The Hobbyking Aliencoptor 430mm is one of the nicest frame thus far that we have built.
Following from Hobbyking product page. This is the 430mm version. Aliencopter has another 470mm version that folds slightly different here. Here for people who can’t see the page. We still cannot figure why they don’t like traffic from Singapore.
It got us getting out Paypal account ready when we recently crashed the F330. Got another team member, the Mrs. to rebuilt that while this Aliencopter gets built too.
The manual is horrible. So here’s better pics! We can’t vouch for better words but it sure is better with the original manual having little and quite useless instructions.
Build up the top chamber first and the stand offs. Leave the upper most plate off for Flight Controller installation.
Put in the 8 red standoffs. We swop out the screws after the first few flights. They are simply too short to be able to hold the top plate nicely and it keeps coming off ripping the threads away from the tip of the short screws.
Install the standoffs on the arms. Note that these 4 standoffs are packed separated from the above 8 pieces with it’s corresponding screws.
Install the motors.
We migrated some DJI 2212 from the last Reptile Build here. It already has nice long cables that we tuck below the arms then back up again, later to the ESCs. We removed the DJI and mounted EMAX as the DJI can’t take some standard propellors the emax could. The center hub was thicker at 10mm.
Run the cables on the outside so when folded, the cables dont come into place and get sliced.
Install all the teeny tiny screws and standoffs on the bottom plate. We like to have the “arrow” design pointing forward but it’s no difference since it’s a quad. If you have any preference like us, you have to decide now so it’s tidy.
Power Power Power
Install the PDB. We made use of the existing one from myrcmart since it’s a nicely solder with 4 x 30A Opto from DJI. Just made use of some standoffs. There are some transparent nylon screws with nylon nuts and standoffs. These are all for the Aliencopter PDB that came with it. Do not use metal standoffs. We skip using the provided one as we have existing ones. The provided Aliencopter one has blue LEDs like what we ordered separately from Goodluckbuy and installed on our Alien560mm.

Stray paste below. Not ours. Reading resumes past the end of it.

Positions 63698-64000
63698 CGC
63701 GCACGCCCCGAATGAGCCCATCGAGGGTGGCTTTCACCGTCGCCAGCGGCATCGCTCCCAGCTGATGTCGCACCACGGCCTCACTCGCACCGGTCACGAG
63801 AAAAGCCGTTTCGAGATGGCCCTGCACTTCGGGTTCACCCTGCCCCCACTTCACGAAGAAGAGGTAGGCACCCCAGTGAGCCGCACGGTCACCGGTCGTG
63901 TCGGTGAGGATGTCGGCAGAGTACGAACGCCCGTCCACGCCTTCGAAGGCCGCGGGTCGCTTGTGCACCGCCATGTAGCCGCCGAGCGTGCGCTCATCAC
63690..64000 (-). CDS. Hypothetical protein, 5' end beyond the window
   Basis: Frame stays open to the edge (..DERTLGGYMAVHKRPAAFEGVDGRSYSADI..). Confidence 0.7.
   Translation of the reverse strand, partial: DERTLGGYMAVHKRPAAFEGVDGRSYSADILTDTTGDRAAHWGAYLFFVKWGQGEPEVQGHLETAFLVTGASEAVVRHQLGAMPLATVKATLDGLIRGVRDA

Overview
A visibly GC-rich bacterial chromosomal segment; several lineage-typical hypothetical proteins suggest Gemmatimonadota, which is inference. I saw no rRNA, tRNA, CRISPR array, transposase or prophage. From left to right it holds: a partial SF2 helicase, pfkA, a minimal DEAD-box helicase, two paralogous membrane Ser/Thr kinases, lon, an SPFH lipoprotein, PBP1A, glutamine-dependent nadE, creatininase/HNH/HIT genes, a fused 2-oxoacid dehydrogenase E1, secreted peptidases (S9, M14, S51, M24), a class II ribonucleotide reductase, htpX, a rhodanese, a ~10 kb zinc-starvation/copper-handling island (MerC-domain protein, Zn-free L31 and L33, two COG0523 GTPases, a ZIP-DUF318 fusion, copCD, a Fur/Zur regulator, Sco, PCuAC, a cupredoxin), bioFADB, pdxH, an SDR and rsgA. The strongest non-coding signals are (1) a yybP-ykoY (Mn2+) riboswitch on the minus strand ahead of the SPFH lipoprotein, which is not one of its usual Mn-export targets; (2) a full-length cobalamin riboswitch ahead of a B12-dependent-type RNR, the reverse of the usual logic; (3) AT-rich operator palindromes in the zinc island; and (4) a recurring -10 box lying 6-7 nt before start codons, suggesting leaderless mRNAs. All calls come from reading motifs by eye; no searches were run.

Put in the bottom plate 2. We only screw in 2 center screws right in the middle for now for adjustment. Layout the ESCs. Put in the arms Screw in all bottom screws. Completed.
In the field
We brought this quad to St John’s Island and the neighboring island and it’s a blast to fly it around but the constant dismantling and assembling of the arms is really frustrating.
Being on the island, we decided to simply strap it on the bag and walk around with it out of the bag, assembled and ready to fly. It doesn’t cause much alarm with the whole quad in the open as these island are only full of anglers and a few tourists.
Jetty on Kusu Island. #instashot #nocrop #sj4000 #mobius #emax #gopro #turnigy #9XR #fpv #hobbyking #aliencopter 430mm #stjohnisland #kusuisland #tarot #gimbal #t2d A video posted by =In The Course Of Work= (@itcow) on
Our contraption works great using only cable ties, strapping the dismantled Tarot T2-D gimbal to the front of the whole quad.
We used the Hobbyking single cable to do “traditional” setup of the Naza M V2.
The most irritatant was the constant assembly of the arms and dismantling of the arms. The size is generally the same as compared to the ATG 12 inch foldable quadcopter but the ATG using Tarot type catches that do not require removing screws to be ready to fly.
– 3D Printed front gimbal mount to replace the zip ties
– Repositioning of the GPS, video transmitter and receiver into the cage
overall more space at the back for the GPS and the Lipo can be pushed all the way to the back to counter the weight of the gimbal at the front
– Try out with 9047 and 1045 propellors hoping to get a little more flight time. We average 10.5 mins now with the gimbal and a Turnigy 5000 mah lipo